At the onset of the hearings here in Los Angeles, I felt as many people have felt, that your committee should have the respect of the people since you are an acting branch of our Government, but I could not see what possible good could come from a simple question and answer session with no one convicted of any crime. Now, thanks to the medium of television and newspapers, I am acutely aware of the purpose of your committee, and feel that I owe all of the gentlemen on the committee my heartfelt thanks for opening my eyes to the things I could not see. I feel that each and every American owes all of the gentlemen on the committee thanks for sitting day after day, and taking so graciously insults to your integrity, your basic honesty, your personal beliefs, and your dignity as a Member of the Congress of the United States. Perhaps if you can sit long enough and take the abuse, it will mean the awakening of enough of the people that communism will be blotted out, and our American way of life will not be lost. As an American I felt personally insulted at some of the remarks directed at you gentlemen, and I personally want to thank you for the insults you took for me, and millions of people like me.

Along with the personal insult I felt that the unfriendly witnesses degraded the very forefathers of this great country. Our forefathers' basic reason for coming to this then wilderness, was for the chance to worship their God as they saw fit. As these unfriendly witnesses were sworn in, they took an oath to a God whom they did not believe in, and swore to tell the truth.

In the course of the investigation, one witness pointed out that she did not trust Mr. Tavenner. She also stated that she did not know the gentleman in question. It has not been my pleasure to know Mr. Tavenner either, but from watching him, and listening to him, I was impressed with his kindness and patience. His sincerity was most gratifying.

At one point in the proceedings when one of those long periods of silence filled the room while a witness consulted counsel, the television cameras were playing on Mr. Tavenner. It appeared to me that he was looking directly at me as I stood ironing. For a moment his gaze seemed to carry an admonishment to me to do a good job on the ironing I was doing, and I was suddenly aware of how simple my ironing job was compared to the ironing out job your committee has been called upon to do. The linen you have to iron is washed in deceit, rinsed in confusion, wrung with fear, and dried in hate. A few spots have been dampened with bitter tears of remorse, but for the most part it is dry and hard, and stubbornly resists the iron that would serve to make it once again a smooth and useful article. May God grant that all the ironing out I am called upon to do will be only the familiar things I love, that have had a chance to be washed in His gentle rain, and dried in His cleansing and warming sun. May He also grant you speed and comfort in your ironing-out job.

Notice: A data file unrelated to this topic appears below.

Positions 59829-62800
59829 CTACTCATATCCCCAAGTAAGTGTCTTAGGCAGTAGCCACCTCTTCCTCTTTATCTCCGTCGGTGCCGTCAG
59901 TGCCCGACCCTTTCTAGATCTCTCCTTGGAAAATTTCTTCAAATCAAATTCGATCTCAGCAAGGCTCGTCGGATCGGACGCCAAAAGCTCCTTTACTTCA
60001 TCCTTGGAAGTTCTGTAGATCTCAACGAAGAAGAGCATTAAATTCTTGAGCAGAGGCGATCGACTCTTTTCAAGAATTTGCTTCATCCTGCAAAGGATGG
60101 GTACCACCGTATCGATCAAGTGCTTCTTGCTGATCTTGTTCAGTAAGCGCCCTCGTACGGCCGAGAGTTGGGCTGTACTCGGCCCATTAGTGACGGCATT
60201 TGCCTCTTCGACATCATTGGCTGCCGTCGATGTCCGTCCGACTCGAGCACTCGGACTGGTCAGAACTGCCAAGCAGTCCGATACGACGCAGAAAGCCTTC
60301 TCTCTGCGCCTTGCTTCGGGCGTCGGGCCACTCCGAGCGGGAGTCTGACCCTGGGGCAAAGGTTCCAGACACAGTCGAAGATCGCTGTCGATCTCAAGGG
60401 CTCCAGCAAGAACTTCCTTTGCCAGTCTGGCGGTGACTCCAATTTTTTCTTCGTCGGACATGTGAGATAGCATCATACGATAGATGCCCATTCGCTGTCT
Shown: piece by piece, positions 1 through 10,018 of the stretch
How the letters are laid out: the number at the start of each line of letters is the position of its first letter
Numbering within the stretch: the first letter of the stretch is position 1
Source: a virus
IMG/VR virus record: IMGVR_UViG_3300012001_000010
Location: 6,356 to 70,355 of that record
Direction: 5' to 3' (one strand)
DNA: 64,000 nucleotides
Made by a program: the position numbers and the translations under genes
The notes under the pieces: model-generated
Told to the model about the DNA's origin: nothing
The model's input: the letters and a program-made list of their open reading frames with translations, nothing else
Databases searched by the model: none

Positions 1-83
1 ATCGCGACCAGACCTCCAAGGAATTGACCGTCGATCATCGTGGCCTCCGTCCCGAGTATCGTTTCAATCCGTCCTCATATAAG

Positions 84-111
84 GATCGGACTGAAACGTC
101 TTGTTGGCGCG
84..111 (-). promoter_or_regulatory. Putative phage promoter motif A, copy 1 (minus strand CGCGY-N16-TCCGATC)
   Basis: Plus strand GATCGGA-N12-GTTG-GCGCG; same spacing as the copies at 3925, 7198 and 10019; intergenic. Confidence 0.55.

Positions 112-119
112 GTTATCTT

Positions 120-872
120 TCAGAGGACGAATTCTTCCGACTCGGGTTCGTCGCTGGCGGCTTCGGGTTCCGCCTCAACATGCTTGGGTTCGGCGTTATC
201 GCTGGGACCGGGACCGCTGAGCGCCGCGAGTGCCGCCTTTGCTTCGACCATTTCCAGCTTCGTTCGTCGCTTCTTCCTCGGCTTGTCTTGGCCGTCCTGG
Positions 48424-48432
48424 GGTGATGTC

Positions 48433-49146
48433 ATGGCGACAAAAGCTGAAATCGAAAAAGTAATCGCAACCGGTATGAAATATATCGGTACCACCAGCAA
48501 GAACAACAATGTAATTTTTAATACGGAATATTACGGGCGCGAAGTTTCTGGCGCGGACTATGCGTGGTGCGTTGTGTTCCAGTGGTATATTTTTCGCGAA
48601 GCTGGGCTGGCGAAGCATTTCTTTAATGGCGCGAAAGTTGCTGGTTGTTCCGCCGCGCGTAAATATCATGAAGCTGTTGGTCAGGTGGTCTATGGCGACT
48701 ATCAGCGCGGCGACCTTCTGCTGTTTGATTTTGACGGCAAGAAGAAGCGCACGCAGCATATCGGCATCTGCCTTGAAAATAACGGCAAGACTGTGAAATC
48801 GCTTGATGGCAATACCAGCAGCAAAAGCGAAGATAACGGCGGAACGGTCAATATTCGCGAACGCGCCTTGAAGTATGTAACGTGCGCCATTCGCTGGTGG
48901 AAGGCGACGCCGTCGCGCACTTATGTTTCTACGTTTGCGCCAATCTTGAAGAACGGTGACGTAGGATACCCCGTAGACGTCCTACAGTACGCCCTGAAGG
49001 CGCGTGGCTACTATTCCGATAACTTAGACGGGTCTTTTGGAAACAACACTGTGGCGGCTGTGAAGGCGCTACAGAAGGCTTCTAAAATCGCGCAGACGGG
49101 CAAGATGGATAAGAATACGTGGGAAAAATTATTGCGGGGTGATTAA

Another witness pointed out that at one time we had slavery and child labor in this country. As honest Americans we all realize that we, as a young nation, have made mistakes, and in both of the above-mentioned incidents these mistakes have been rectified in amendments to the Constitution. For the record, I would like to point out to all the ill-informed Communis that slavery in th country was abolished in 1865. That was 5 years before the birth of Lenin, 14 years before the birth of Stalin, and 26 years before the birth of Browder. We here in America had this problem straightened out before any of the contemporary Communist leaders were born. The child-labor amendment came in 1924, 29 years ago, and if my information is correct, this was before the Communists had actively started to undermine our Government. Let us keep our country so free that we can always work out our own problems, and do it in our own way, and not in a way recommended by the U.S. S. R.

Another witness stated that she wanted her children to be polite and would hate to have them think that a Congressman would interrupt a lady. I, too, have a child, and naturally want his manners to be above reproach, but I can assure

you that I would much prefer to have him "un-polite”, rather than "un-American." Both factors are important, but his manners, or lack of them, will affect no one but him, but if he is un-American he may help to ruin the most democratic government the world has ever known.

The intensity with which I followed the investigations was so great that my son, whom I have mentioned before, also became interested. He watched many of the unfriendly witnesses, and repeatedly asked me, "Mom, why don't they just answer the question the man asked them?” I found it rather difficult to put my answers into words that a 10-year-old child could understand. He has been taught basic honesty, and he could not understand why a person would not give a direct answer to a direct question. My husband and I feel that through the television coverage our child saw communism working against, not with our Government. We think he is a better American for having had this experience.